Published: 16:20, 01 February 2013
by Dan Bloom
Unions have condemned a flagship academy for axing up to a third of its core staff weeks before opening a £23m new campus.
The Bishop of Rochester Academy is consulting about 60 people with plans to make about half of them redundant - including about 60% of the school’s entire stock of teaching assistants.
Those sent “at risk” letters are also thought to include cover supervisors, catering assistants and pastoral support staff.
Principal Colin Boxall, pictured, said the cuts are due to moving from two sites to one, the £23m Magpie Hall Road campus which is due to open in April.
But he added falling government grants and pupil numbers were also to blame.
GMB Union branch secretary Mike Ongley said: “I feel the financial side at the school as been mis-managed and my members are picking up the brunt of this.
“You’ve got a lot of kids there with problems or who don’t speak English, and they’re the ones who will have to pick up the pieces.”
Distressed staff were told last Friday about the move, with one of the reasons given as being poor literacy levels among pupils.
Teachers will now do more of the work of teaching assistants within smaller classes, said Mr Boxall, but unions say this will put them under too much pressure.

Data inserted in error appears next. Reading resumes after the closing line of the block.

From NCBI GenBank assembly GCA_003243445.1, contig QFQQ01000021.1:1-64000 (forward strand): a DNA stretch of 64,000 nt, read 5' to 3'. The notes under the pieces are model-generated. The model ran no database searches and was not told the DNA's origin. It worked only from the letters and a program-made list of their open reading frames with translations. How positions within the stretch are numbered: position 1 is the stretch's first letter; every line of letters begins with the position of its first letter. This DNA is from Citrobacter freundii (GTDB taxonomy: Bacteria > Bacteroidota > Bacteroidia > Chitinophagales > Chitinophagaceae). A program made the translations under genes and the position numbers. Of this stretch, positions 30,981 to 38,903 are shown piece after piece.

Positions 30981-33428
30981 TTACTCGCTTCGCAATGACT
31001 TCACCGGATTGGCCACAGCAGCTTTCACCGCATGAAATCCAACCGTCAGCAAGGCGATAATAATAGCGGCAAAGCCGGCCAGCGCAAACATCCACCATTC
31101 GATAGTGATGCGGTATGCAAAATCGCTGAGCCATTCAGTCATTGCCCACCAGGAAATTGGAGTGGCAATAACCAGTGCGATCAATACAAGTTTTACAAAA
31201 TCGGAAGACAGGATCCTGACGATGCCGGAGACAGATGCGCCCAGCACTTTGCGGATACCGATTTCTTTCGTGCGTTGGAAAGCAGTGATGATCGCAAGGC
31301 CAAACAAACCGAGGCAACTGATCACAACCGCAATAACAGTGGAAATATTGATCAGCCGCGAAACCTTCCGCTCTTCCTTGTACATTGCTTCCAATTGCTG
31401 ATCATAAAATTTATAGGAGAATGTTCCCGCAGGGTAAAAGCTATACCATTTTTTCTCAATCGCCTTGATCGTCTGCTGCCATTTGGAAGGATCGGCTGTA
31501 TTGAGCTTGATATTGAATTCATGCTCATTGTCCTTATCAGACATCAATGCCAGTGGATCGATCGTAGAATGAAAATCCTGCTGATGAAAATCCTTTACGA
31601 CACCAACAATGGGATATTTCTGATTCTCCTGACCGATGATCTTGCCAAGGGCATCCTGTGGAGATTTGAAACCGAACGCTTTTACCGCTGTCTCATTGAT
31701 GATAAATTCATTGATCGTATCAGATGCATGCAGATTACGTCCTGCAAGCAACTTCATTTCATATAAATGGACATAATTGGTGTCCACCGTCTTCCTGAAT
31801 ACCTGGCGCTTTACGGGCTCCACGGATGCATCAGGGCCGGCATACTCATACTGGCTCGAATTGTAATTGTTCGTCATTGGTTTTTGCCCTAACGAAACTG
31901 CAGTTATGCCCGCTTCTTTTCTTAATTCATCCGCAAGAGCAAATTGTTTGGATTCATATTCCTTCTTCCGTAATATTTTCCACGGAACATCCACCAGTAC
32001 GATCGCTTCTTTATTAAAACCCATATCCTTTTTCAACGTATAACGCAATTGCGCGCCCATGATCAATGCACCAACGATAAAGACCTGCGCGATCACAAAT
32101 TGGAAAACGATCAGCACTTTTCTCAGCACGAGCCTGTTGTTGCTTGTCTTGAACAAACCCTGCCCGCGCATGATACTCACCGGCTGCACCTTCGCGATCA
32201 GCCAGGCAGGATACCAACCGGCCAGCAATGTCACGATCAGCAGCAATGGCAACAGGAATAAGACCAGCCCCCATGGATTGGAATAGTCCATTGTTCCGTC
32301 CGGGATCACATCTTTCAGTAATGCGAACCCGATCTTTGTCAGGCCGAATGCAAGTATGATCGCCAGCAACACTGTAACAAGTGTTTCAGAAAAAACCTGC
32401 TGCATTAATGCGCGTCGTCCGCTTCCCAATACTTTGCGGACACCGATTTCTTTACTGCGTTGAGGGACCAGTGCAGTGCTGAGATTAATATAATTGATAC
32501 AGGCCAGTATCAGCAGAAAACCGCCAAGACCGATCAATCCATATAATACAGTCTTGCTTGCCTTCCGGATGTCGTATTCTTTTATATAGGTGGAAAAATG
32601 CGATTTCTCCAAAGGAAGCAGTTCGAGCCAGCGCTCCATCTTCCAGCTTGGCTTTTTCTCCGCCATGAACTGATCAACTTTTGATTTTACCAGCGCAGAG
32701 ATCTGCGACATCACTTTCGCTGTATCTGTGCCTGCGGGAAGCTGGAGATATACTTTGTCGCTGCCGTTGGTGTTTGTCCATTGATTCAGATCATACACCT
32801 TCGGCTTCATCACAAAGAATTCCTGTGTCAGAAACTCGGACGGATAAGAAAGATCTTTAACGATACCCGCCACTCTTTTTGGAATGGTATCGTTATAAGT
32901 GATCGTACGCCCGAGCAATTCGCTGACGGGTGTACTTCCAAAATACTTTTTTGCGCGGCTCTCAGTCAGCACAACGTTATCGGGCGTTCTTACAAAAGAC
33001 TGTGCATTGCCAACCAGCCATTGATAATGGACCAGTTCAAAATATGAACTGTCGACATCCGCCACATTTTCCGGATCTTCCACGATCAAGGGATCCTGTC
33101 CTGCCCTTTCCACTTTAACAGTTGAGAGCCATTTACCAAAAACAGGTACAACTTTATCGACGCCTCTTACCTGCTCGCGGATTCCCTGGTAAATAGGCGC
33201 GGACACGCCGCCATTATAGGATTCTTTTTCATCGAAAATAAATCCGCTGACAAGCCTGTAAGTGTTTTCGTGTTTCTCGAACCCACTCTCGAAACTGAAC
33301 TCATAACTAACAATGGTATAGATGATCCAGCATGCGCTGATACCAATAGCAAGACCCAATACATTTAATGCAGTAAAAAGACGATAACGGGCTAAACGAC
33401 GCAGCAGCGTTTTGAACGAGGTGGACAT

Unison claimed the school got into debt after overestimating its intake and having funding clawed back by Medway Council.
Area organiser Suzanne Tipping said: “It’s difficult to see how a rise in standards can be maintained with a reduction in staff.”
The move comes less than three years after the academy opened following the the merger of Chatham South and Medway Community College.
The school was showing signs of improvement after a turbulent first year, which saw pupil walk-outs and the suspension of principal Chris Sweetman.
But it is set to be the worst-hit in Medway by proposed government funding changes.
Mr Boxall claimed the “mis-management” claims were “complete nonsense - we get allowances for two sites and those allowances are going on to one site.”
He added: “All the unions were invited before we presented to staff and the GMB union didn’t turn up.
“It’s been known [that we would move to one site] and it’s been repeated to staff that we would have to reduce staffing.
He said he had no choice, adding: “It’s really sad when people lose their jobs, it really is difficult, but we have to work within our budget.”
More on this story in Monday's Medway Messenger.
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